A Pearl in Every Proverb
Have you found any?

Pearls are made by mollusks, such as oysters. The most valuable pearls are found in the wild, but they are extremely rare. If you found an oyster, the chances of finding a pearl in it would be very slim. But people have found a way to farm pearls from pearl oysters. When I was a kid, my parents bought some of these pearl oysters—and it was guaranteed that every oyster had a pearl in it. We would pop that oyster shell open and look around, and we would always find a pearl.

You have at your disposal something far more valuable than farm-raised pearls. The book of Proverbs is a spiritual treasure trove—and every proverb in it is like a pearl oyster: There is always a pearl! All you have to do is crack it open.

Most of the proverbs were written by King Solomon. Solomon had asked for wisdom from God and received it (1 Kings 3:5-12). These are the proverbs he wrote based on what God gave him! (Proverbs 1:1).

God ensured this book was preserved for you. He wants you to know wisdom, to gain understanding, to grow in intelligence, to acquire skill, to be trained in righteousness and justice (verses 2-3). He specifically wants it to teach “the young man knowledge and discretion” (verse 4). Yes, Proverbs will make you wise beyond your years!

God wants to give you these lessons as early in your life as possible. If you apply them when you’re young, you’ll avoid a lot of mistakes that can leave permanent scars on your life. Experience may be an effective teacher, but it isn’t necessarily the best teacher; sometimes experience comes at a high cost. Though God forgives sin, He doesn’t always remove the consequences of our bad choices. The book of Proverbs offers wisdom in a way that has no side effects.

Lange’s Commentary calls Proverbs the Old Testament’s “chief storehouse of moral instruction and of practical wisdom.” If you want to live a godly life, study Proverbs regularly. Dig to find the wisdom that will help guide your daily decisions. Continually remind yourself of these bits of wisdom.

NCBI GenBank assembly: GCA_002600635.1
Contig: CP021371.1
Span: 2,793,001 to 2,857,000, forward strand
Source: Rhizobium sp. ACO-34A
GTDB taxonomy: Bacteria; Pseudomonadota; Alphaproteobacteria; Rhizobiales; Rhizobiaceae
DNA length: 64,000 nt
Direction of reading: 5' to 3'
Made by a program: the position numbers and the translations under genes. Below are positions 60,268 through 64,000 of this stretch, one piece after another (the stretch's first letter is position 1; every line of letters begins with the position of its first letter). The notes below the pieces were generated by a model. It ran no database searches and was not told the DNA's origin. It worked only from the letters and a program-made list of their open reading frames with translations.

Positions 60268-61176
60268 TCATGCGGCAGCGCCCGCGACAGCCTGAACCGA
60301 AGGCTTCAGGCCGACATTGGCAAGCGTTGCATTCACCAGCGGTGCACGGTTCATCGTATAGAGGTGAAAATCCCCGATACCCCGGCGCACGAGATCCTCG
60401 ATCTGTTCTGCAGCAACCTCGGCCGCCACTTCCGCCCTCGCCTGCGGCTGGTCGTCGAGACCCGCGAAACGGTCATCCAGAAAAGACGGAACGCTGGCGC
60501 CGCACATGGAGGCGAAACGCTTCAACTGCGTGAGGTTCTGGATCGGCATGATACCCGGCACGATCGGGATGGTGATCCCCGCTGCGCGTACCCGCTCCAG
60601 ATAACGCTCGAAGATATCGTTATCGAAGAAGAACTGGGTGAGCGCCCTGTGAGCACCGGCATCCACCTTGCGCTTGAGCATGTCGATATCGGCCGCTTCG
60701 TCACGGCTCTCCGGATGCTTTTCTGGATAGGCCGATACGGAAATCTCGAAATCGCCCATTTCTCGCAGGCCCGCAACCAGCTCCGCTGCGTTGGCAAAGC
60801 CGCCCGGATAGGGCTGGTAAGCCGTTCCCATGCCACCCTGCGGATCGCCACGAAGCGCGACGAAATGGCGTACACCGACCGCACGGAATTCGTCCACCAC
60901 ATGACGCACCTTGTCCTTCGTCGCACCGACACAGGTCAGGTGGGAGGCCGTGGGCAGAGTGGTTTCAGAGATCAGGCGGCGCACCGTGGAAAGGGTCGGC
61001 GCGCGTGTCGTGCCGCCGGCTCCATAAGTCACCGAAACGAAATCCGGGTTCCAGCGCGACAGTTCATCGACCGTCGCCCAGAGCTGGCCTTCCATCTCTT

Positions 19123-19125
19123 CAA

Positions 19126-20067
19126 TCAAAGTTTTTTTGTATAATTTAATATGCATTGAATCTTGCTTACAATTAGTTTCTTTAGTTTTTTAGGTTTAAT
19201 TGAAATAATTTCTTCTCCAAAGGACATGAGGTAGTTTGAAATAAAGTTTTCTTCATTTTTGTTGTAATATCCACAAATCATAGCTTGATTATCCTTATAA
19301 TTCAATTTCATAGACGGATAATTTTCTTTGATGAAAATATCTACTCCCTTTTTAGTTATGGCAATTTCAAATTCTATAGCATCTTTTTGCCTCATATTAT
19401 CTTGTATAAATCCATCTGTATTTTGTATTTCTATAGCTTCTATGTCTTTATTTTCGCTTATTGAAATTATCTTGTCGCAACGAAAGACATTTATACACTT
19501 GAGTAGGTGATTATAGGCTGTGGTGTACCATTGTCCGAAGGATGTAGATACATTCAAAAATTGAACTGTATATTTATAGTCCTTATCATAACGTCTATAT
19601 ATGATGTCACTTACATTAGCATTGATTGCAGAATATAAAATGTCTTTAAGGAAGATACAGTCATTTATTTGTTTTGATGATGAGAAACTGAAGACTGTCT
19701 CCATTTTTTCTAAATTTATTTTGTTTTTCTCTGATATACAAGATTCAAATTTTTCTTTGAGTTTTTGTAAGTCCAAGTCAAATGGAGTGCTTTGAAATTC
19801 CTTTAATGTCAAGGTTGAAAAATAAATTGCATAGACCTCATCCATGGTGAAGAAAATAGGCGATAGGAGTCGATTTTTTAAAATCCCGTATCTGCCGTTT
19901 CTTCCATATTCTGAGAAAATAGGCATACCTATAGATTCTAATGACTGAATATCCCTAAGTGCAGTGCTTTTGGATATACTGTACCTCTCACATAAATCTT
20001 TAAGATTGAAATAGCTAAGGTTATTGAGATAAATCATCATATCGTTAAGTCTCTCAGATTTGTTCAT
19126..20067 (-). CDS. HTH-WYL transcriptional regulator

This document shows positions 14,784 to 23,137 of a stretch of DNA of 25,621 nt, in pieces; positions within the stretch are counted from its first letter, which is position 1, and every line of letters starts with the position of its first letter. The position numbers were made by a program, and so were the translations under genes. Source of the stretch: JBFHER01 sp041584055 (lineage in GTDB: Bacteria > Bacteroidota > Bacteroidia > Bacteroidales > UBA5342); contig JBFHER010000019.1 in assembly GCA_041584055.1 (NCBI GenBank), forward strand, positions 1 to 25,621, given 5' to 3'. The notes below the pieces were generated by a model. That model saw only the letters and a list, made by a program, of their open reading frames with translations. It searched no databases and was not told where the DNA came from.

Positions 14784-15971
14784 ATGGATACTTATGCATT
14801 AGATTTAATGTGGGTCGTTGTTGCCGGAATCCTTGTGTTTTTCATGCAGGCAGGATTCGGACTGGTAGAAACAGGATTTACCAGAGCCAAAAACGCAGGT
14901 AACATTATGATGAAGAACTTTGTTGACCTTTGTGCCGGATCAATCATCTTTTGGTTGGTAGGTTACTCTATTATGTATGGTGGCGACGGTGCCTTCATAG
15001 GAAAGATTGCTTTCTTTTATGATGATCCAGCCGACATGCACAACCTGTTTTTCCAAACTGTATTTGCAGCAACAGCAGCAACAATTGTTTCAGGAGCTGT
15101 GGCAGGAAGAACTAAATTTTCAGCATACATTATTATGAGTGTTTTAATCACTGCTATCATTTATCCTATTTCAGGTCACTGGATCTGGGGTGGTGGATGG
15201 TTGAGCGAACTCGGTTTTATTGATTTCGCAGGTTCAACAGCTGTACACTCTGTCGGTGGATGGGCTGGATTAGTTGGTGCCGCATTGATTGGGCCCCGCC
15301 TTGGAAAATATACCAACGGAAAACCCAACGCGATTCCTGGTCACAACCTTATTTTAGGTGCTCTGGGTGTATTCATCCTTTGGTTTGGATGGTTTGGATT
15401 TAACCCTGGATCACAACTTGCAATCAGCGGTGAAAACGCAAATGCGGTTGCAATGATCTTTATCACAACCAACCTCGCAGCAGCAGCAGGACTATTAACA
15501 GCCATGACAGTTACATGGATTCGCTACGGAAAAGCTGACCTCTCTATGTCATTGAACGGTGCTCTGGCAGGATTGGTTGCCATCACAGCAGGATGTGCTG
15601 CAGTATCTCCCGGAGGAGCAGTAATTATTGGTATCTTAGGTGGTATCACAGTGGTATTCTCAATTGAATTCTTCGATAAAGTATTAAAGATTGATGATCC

“I did not have the privilege of growing up in God’s Church, as you do,” wrote Herbert W. Armstrong to young people. “I was brought up from childhood in a Protestant church and in a boys’ Sunday school class. But we had an older young man as teacher, and instead of following the usual church lessons, we went through the book of Proverbs again and again. This continued until I was 18, when I dropped out of church attendance.” At age 18, Mr. Armstrong stopped attending this worldly church. But not before getting this education in the book of Proverbs!

“We boys were so interested in the book of Proverbs that when we finished the book, we began it all over again, as the years went by,” he continued. “I’m sure, now, that God was guiding in this. It helped prepare me to become Christ’s apostle, to raise up God’s true Church for our time, so you teenagers could be brought up in God’s Church” (emphasis added). The Proverbs helped prepare him to become an apostle and raise up God’s Church! “[K]eep on studying in the book of Proverbs,” he admonished (“A Timeless Message to Teenagers,” Good News, December 1979).

Solomon highlights a key to being able to understand this wisdom: “The fear of the Lord is the beginning of knowledge: but fools despise wisdom and instruction (Proverbs 1:7). This is a deep respect for God and what He says. You need the same attitude Solomon had: looking to God for wisdom. Have enough humility to know that you need God and His instruction. Respect Him enough that you’ll do what He says when He teaches you. This is the starting point!

You cannot even understand the Proverbs if you don’t have that attitude and that determination to apply them. But having this mind-set lays the foundation for making use of these proverbs in your life.

Proverbs covers a lot of ground. It talks about friendship, time management, work ethic, business and economics, physical health, mental health, nature, agriculture and more. It can teach you how to get ahead in your job, earn more money, get a better position—God’s way. It shows how to be respected in the right way, how to have peace of mind, how to cultivate friends and avoid arguments, how to escape accidents; how to say the right thing at the right time, how to avoid putting your foot in your mouth, how to have a happy marriage and rear successful children. With just about any problem in your life, Proverbs can probably help you.

These proverbs are timeless. They are based on a deep understanding of human nature, which is the same today as when they were written. That is why they are as relevant today as ever. They apply to all of us, of every age and every station in life. They are universal.

This book reveals our duties and responsibilities. It gets very detailed about how we should conduct ourselves, even what we should think. It is rooted in the world of the practical, daily decisions—what you say and do. It conveys solid good sense.

To get these benefits, though, you have to spend time with them (verse 5). They aren’t always easy to understand, but if you study and think about them—if you do some digging—you’ll find a pearl in every one!